Honnold, Wright Enchain California 14ers by Bike, Foot, and Free Solo

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Alex Honnold on the Tyndall Effect on Mt. Tyndall
Alex Honnold on the Tyndall Effect on Mt. Tyndall, peak No. 10 on an 800-mile, 15-summit journey. Photo by Cedar Wright.

Over three weeks and one day, Alex Honnold and Cedar Wright pulled off a unique adventure in their home state of California: enchaining all of the state’s 14,000-foot-plus peaks (and then some), using only two bikes and their own two feet for transportation. Along the way during this remarkable journey from Mt. Shasta to Mt. Langley, the two biked more than 700 miles, hiked at least 100 miles, and climbed over 100,000 vertical feet, often via difficult technical rock climbs. The two free-soloed every route they climbed, up to 5.10a. They took about five rest days.

California has at least 20 summits over 14,000 feet, but only 12 are ranked by the official standard of 300 vertical feet of prominence. Many climbers also count three peaks along the Palisade Traverse to create a list of 15 peaks—the hit list used by Honnold and Wright. Although the 14ers have been linked much quicker—less than three days for all 15 peaks by Sean O’Rourke in August 2012—these high-speed efforts have involved an automobile and usually some helpers. By going all human-powered, Honnold and Wright seriously upped the ante—and nearly broke themselves in the process.

Below is Wright’s first-person account of the trip, which lasted from June 19 to July 10. His words are drawn from an email:   

The long, lonely road to White Mountain. Photo by Cedar Wright.
The long, lonely road to White Mountain. Photo by Cedar Wright.

“This was one of the most sustained and difficult climbing challenges of my life, and as far as I know is the first time that all of the California 14ers have been enchained by bike. I’m really happy with we pulled it off, because at times I genuinely wondered if my body was going to hold up. We climbed quite a bit of technical rock, all onsight free solo, and tried to stay away from the standard routes as much as possible. We were in a perpetual state of exhaustion, which definitely ads an element to the solo commitment.

“Highlights for me included onsight-soloing the Sun Ribbon Arete (5.10a) on the 1,800-foot Temple Crag, which we used to access five 14ers along the Palisade Traverse, which itself entails climbing up to 5.9. Another great day was the Whitney, Muir, and Russel day. I soloed the east face of Whitney while Honnold did the Keeler Needle, then we met and did the standard on Muir, and then headed over to Russel, where we soloed the spectacular Mithril Dihedral (5.9+), one of the finest routes in the Sierra.

Wright climbing Mt. Langley, the final peak of the journey. Photo by Alex Honnold.
Wright climbing Mt. Langley, the final peak of the journey. Photo by Alex Honnold.

“For me, the finishing day on Langley was the most memorable, both because we had suffered pretty hard to get to this point, and because we opted to onsight-solo a relatively new route on the north face called Rest and Be Thankful (5.10a), which was quite exciting for me because we knew very little about the route. It was a great way to finish the mission, and I felt pretty-misty eyed at the summit.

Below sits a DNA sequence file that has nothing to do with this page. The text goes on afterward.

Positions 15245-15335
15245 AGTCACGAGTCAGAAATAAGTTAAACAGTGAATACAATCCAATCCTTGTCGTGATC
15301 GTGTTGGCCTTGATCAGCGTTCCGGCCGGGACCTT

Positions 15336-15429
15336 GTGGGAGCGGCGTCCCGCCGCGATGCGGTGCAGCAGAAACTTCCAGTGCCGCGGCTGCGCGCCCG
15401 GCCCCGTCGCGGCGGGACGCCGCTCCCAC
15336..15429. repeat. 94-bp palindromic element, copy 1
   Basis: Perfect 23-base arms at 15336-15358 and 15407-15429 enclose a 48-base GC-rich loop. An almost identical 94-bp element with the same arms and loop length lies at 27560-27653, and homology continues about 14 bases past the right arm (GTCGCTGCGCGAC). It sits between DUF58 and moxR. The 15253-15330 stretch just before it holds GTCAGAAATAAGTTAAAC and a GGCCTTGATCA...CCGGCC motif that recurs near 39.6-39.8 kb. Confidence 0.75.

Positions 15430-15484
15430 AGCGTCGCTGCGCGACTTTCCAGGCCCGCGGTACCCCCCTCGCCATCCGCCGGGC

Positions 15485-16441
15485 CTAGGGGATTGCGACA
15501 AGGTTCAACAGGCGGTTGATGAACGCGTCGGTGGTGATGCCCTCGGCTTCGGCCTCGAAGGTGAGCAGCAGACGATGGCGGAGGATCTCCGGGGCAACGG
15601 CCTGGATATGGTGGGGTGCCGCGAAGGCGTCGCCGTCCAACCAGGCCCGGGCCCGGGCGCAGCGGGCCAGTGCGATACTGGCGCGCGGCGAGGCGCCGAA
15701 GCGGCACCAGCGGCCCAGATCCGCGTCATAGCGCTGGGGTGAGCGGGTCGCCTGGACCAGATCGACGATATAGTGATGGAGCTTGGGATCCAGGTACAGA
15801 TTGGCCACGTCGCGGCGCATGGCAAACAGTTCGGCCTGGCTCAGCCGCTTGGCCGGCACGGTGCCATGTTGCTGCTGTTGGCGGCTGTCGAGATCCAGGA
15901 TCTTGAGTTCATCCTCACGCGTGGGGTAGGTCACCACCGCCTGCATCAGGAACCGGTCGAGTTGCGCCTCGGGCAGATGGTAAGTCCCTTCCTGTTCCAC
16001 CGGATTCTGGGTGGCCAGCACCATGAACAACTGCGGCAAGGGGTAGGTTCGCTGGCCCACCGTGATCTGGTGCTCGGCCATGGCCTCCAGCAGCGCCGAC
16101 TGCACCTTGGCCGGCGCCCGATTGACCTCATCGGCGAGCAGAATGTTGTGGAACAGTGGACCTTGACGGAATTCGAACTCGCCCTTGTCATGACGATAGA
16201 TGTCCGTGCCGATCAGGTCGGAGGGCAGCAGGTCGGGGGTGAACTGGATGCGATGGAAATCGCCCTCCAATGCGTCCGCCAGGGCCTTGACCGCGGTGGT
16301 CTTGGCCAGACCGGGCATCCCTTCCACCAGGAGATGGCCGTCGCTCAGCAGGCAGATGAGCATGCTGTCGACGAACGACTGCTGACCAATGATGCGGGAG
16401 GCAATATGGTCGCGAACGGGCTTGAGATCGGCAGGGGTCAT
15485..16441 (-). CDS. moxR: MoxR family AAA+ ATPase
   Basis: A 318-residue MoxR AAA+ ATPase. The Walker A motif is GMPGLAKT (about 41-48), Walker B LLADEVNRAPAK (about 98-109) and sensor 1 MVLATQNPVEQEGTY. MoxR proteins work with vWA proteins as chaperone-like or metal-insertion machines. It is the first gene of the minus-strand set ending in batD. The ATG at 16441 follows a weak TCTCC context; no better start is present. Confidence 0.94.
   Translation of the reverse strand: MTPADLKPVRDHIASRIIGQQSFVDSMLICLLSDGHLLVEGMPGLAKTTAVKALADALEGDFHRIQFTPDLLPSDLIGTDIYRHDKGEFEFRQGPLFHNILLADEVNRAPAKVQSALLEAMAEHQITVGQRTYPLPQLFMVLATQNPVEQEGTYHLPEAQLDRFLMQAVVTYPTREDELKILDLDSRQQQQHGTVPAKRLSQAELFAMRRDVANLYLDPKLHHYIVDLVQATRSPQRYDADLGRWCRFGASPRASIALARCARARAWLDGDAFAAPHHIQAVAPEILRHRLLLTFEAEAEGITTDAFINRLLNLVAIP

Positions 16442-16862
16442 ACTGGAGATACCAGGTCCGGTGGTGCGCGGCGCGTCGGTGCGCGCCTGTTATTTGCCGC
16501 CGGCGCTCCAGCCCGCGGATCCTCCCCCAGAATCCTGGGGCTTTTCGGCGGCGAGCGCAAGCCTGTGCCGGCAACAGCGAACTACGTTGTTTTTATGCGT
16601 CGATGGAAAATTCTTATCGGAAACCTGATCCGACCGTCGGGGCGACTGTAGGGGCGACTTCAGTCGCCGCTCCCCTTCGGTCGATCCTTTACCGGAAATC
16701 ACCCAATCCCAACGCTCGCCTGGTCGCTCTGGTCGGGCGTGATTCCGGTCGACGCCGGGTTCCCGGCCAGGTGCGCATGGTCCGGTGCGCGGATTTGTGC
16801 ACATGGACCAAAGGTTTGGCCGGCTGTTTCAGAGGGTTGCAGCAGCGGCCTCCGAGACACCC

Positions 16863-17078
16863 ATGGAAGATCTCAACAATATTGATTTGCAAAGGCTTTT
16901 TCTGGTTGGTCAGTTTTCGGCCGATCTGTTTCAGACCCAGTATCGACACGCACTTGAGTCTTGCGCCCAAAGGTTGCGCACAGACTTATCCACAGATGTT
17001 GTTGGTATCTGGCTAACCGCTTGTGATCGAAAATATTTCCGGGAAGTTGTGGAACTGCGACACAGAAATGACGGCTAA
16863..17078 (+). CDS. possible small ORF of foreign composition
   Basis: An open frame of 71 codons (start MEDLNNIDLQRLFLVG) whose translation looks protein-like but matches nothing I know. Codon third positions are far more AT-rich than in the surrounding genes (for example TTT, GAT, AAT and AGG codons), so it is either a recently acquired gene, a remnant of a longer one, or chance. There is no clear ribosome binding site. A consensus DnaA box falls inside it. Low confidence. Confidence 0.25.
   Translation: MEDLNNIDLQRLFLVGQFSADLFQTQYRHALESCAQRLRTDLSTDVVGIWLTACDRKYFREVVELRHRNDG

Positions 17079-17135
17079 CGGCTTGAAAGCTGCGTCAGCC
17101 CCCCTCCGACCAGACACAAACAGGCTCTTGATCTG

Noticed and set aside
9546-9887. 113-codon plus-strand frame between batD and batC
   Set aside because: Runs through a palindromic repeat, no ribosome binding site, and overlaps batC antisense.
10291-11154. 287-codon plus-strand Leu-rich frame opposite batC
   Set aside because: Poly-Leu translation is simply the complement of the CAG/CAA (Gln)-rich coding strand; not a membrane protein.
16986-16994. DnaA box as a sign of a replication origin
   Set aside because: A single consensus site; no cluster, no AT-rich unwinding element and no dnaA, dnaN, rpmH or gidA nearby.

“One of the cruxes was White Mountain, which was around 90 miles round-trip [from the highway] and involved over 10,000 feet of elevation gain on a bike, much of it on rough, sandy dirt roads. It was BRUTAL. Even Honnold had a moment of wanting to give up.

“Taking the car out of the mix really makes things much more difficult—adding 6,000 feet of elevation gain on the bike to each mission really ups the suffer quotient. We definitely threaded the line between being efficient and blowing out our knees! For me the low point was when we went up to do Middle Palisade and accidentally climbed a fifth-class route on Norman Clyde Peak. My heart sank when we got to the summit register and realized we’d climbed the wrong peak. Even worse, the traverse to Middle Palisade is the most loose, difficult, and dangerous part of the Palisade ridge. It was really unnerving trying to solo decomposing 5.9 choss in approach shoes on a knife-edge ridge with a thousand plus foot drop on each side! That mission left us feeling like we’d spent a day at war.

Wright (left) and Honnold at the end of the road on Mt. Langley. Photo courtesy of Cedar Wright.
Wright (left) and Honnold at the end of the road on Mt. Langley. Photo courtesy of Cedar Wright.

I consider this to be one of the greatest achievements of my climbing life, and it was awesome to share it with Honnold, who is great friend and motivating force in my life. Mostly we toiled and suffered, but occasionally I would have a moment of genuine bliss, taking in the beauty of the incredible Sierra Nevada. It was a full-on suffer fest, but I think in a couple of weeks I’ll look back on this as fun. Hopefully we will inspire other climbers to undertake a big human-powered adventure.”

These are all the 14ers we climbed (we also tagged two 13ers):

1. Mt. Shasta (Sargents Ridge) 2. North Palisade 3. Middle Palisade (traversed in from Norman Clyde—epic choss death mission) 4. Starlight Peak 5. Thunderbolt Peak 6. Polemonium Peak 7. Mt. Sill 8. Split Mountain 9. White Mountain Peak 10. Mt. Tyndall (Tyndall Effect) 11. Mt. Williamson 12. Mt. Russell (Mithril Dihedral) 13. Mt. Whitney (East Face/Keeler Needle) 14. Mt. Muir 15. Mt. Langley (Rest and Be Thankful)

Dates of Expedition: June 19–July 10, 2013

Source: Cedar Wright

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